Memorial for Chris Hardaker, Brooktrails Community Garden, 3 Sep 2017

Sign at an environmental group office.

I went to Calif for two weeks after I got word of my brother. My aged aunt was the only family there and it was difficult for her. These are some photos and information from the trip. [On Sep 21 2017 I received the coroner’s report. Chris died of acute occlusion of the right coronary artery, and chronic obstructive
pulmonary disease (COPD). He smoked his whole adult life so that must have contributed.]

I found out a lot about Chris that I didn’t know. He was a leader and joiner in many community projects in Willits.

My parents moved to Willits in 2000 when my dad finally retired at 77. My mother’s sister Mary had been placed there to be the Episcopal (CofE) minister after seminary, so it seemed to be a logical place to move from ‘silicon valley’. Willits is an old logging town with 4 traffic lights, population 5000, in the coastal mountains, 3 hours from San Francisco.

It is the usual struggling small town. The lumber business ended long ago. There is some farming, service businesses, a little tourism, but also much marijuana growing for the underground economy. This supports some large nursery suppliers, aquaponic stores, and hippie kinds of stores.

Chris moved to my parent’s house in 2009. There is a detached garage with apartment upstairs so he had his own space except kitchen. He became the family cook because my mom couldn’t and my father, on his own, would just microwave things. But he didn’t find local work, instead helped my parents, wrote, and got involved in the community.

These are some of his activities I learned of:

– Willits community garden
– Straw bale gardening and architecture
– Brooktrails community garden
– Highway development protest
– Sacred geometry, website and courses at junior college and elementary school
– Drum circle, meditation group
– Local music bar group
– 1000 sunflowers project 2017

Chris was an early helper in the Willits Community garden in the city park. Individuals had small plots, mostly vegetables, and there was an area for sharing with the transients. Chris encouraged and demonstrated a straw bale technique for growing tomatoes and helped manage the garden.

Later, he helped create a community garden from a patch of briar-covered tennis courts in Brooktrails, the housing area where the family house is located.

1000 Sunflowers was a project hatched in spring 2017 that got him a lot of attention. Up until about a year ago, Willits was directly on the main highway north to Oregon. All traffic went right though the center of town. The state of California after much planning (and local protests) built a bypass road around the town to benefit travelers and big trucks from the traffic lights and congestion. This still causes much worry for small businesses like gas stations, restaurants and stores who now get less customers. Town leaders don’t know what to do yet. To boost civic pride, Chris started this campaign to plant sunflowers everywhere in town, and it was supported by the Chamber of Commerce and the WELL environmental group. Perhaps it will evolve to help make Willits a destination rather than a detour.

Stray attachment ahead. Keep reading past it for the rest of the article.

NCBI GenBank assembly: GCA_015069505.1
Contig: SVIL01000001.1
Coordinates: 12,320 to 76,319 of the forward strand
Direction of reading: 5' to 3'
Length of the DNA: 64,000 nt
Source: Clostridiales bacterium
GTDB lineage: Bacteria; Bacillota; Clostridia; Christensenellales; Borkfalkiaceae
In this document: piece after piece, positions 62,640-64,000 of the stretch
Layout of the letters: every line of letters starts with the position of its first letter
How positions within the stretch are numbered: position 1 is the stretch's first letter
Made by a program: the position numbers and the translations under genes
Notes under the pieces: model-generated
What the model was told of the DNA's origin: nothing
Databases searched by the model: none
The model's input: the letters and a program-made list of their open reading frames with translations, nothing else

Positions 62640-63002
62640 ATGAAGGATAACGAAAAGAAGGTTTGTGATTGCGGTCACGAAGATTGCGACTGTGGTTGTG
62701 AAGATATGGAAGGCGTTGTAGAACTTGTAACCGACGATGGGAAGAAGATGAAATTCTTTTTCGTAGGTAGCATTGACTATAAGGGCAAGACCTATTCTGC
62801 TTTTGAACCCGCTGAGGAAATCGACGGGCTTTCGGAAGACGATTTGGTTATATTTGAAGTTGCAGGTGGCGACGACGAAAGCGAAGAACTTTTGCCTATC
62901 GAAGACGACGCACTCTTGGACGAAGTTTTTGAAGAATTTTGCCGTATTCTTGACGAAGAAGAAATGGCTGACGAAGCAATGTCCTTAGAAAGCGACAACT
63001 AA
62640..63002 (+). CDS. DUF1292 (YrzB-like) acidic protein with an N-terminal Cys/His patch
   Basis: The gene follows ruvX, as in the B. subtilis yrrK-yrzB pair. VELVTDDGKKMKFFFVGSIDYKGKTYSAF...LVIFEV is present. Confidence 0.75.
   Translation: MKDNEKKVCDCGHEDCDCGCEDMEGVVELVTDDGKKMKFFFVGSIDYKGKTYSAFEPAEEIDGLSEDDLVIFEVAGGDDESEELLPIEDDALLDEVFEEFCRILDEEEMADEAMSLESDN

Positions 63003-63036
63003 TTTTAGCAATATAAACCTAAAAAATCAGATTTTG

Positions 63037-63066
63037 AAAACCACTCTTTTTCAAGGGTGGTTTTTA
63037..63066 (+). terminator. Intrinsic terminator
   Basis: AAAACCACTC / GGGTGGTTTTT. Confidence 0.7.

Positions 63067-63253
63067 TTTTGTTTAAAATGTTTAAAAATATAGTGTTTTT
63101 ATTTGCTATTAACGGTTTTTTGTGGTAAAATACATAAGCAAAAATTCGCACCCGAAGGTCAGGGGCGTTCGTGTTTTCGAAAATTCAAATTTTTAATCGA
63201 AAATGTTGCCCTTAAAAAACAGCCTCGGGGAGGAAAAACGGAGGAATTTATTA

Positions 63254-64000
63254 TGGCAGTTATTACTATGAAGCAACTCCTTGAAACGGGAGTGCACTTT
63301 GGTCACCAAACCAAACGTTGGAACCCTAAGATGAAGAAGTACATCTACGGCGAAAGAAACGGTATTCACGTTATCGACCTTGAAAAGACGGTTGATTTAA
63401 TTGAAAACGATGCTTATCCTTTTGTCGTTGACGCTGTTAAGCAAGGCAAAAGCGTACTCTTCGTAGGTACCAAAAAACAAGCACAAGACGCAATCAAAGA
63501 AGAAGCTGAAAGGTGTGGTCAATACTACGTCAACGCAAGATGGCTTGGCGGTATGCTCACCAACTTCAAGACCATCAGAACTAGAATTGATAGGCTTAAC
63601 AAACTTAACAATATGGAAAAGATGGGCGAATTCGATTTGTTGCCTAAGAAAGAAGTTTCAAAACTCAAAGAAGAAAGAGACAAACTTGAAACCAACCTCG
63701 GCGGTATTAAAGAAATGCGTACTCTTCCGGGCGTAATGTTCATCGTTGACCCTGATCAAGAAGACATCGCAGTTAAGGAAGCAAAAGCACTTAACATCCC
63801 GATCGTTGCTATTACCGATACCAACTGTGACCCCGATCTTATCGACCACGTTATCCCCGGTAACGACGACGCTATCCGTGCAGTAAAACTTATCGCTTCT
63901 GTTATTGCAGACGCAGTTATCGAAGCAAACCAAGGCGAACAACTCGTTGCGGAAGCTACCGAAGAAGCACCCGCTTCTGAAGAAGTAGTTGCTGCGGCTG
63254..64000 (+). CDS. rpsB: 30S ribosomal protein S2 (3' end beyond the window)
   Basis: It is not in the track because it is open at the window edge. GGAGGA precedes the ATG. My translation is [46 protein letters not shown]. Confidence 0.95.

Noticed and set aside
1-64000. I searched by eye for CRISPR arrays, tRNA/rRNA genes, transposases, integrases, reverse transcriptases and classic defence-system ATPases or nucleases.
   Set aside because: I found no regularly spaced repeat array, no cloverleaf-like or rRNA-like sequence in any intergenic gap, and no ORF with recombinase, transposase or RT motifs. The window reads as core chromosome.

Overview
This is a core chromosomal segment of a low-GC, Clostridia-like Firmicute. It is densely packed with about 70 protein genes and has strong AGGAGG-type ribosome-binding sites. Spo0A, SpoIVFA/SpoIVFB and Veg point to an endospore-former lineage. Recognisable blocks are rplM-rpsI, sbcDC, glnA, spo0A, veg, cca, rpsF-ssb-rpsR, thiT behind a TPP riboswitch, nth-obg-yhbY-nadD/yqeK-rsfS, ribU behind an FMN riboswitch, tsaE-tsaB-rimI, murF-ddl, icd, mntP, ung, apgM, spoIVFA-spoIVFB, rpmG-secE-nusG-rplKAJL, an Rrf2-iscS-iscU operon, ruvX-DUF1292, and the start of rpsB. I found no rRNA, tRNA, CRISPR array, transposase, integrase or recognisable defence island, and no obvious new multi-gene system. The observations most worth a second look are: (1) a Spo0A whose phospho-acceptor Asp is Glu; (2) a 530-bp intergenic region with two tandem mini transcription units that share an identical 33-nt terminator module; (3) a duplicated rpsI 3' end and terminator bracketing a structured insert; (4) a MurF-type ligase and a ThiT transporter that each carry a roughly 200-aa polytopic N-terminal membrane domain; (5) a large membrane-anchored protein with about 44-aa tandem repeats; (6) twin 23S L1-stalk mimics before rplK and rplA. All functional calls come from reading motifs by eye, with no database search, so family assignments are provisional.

Here is a Willits News article about Chris’ 1000 Sunflowers idea.

And this is a Willits Weekly Newspaper article about Chris’ passing, click to enlarge:

The Brooktrails garden group held a memorial gathering on Sept 3 that I attended. I didn’t know anyone there. So funny, I even lived in the house for a year in 2014/2015, Chris never revealed his social circle to me or our aunt! I knew he had a couple of friends but he seemed to almost always be home writing, and I was so surprised that not only was he well known, he was so well liked!

I counted 35 people at one point, and more including my aunt couldn’t come because it was a very hot day. Interestingly many there didn’t know each other, but knew Chris from individual activities. Chris was private about his past to many people. Most had no idea he had written books, or had been an archaeologist. Someone built a redwood bench as a memorial, and it is installed in the garden.